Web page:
REFERENCES

Donham, J (2010) Deep Learning Through Concept- Based Inquiry. School Library Monthly 27 (1) Retrieved September 5, 2012 from http://www.schoollibrarymonthly.com/articles/Donham2010-v27n1p8.html

Kuhlthau, C. (2004) Seeking Meaning: A Process Approach to Library and Information Services. (2nd ed.), Electronic Library,

Kuhlthau, C., Maniotes, L. And Caspari, A. (2007) Guided Inquiry: learning in the 21st century school. Westport: Greenwood

Quigley, C. , Marshall, J.Deaton, C.Cook, M, & Padilla, M.(2011) Challenges to

Inquiry Teaching and Suggestions for How to Meet Them Science Educator; 20 (1) 55-61 Retrieved August 12, 2012 from http://www.eric.ed.gov.ezp01.library.qut.edu.au/contentdelivery/servlet/ERICServlet?accno=EJ940939

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3 responses »

  1. Hi Jacqui,
    The Yr 11 students in my ILA were working in pairs and I have made conerns that I dont believe full collaboration took place. From my observations I saw students dividing up the tasks, sometimes not very equally. My major conern was that students would not be fully informed about their topic becasue their partner had research a particular section. One of my reccomendations was for students at this level to work individually but then relfect back to the class of their findings via a blog. Your post reminded me why teachers deliberatly put students into specific groups, other than for behaviour mangment! Your reference to Kuhlthau emphasised the improtance of of this to aid in the inquiry process. Thank you.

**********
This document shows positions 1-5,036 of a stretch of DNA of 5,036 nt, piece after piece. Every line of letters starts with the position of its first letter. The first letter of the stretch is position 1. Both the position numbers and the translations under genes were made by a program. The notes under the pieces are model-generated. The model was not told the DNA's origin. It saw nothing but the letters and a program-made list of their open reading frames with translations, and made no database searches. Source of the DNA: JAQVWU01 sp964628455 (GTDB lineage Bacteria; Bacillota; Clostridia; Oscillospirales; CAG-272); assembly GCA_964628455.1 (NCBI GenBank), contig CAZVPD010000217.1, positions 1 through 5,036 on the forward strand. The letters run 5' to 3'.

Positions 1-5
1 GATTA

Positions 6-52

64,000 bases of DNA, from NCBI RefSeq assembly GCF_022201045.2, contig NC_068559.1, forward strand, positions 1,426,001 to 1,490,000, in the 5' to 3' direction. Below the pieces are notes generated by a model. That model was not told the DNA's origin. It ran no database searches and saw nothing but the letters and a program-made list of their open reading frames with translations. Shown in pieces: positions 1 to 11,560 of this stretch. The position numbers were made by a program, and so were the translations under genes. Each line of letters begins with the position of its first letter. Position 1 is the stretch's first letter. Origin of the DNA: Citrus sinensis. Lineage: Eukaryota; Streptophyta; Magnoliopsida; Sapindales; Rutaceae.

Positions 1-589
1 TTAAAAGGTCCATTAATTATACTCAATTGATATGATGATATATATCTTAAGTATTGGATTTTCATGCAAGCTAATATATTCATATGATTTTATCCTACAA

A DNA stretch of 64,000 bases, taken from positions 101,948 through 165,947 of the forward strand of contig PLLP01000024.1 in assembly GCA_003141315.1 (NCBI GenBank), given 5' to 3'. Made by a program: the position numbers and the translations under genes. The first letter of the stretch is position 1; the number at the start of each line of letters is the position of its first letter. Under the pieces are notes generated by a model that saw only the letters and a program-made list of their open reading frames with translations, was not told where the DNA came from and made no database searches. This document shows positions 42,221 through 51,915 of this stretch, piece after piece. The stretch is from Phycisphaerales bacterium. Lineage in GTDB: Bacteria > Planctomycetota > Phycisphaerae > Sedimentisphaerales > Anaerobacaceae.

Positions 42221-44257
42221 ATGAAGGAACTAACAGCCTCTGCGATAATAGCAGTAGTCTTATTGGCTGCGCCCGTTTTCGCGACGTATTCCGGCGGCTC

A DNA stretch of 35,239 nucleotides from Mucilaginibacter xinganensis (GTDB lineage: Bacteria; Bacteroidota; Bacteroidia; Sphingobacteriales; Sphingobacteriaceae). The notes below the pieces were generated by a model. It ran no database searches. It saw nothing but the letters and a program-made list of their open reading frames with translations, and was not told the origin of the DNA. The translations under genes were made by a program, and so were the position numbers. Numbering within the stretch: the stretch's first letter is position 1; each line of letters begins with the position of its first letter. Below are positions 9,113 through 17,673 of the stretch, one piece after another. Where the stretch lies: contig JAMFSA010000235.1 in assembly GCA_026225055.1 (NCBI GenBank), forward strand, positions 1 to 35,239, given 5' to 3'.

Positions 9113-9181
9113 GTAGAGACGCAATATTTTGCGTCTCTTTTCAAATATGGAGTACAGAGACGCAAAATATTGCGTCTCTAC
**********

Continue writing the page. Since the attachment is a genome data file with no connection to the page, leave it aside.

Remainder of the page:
Do you think that the assessment of your ILA took into account the different levels of the students and where they first started?
    As a secondary teacher I see teachers assessing the end result, without looking at the learning process that was expereinced. I hope Mandy takes into account my huge learning process I expereinced.
    I look forward to your presentation.
    Kym

  2. Kym when I first started teaching as a Secondary Art teacher we marked only the finshed product but now there is an emphasis on the process and process marks are given and visual journals or diaries are submitted along with the final product. I think as teachers we are accustomed to marking the product but I think the process is often just as important. Kuhlthau,s “Guided Inquiry. Learning in the 21st century”, devotes a whole chapter to methods you can use to assess Inquiry learning and in particular the process.

  3. Pingback: Reflection on Feedback « inquirylearningkb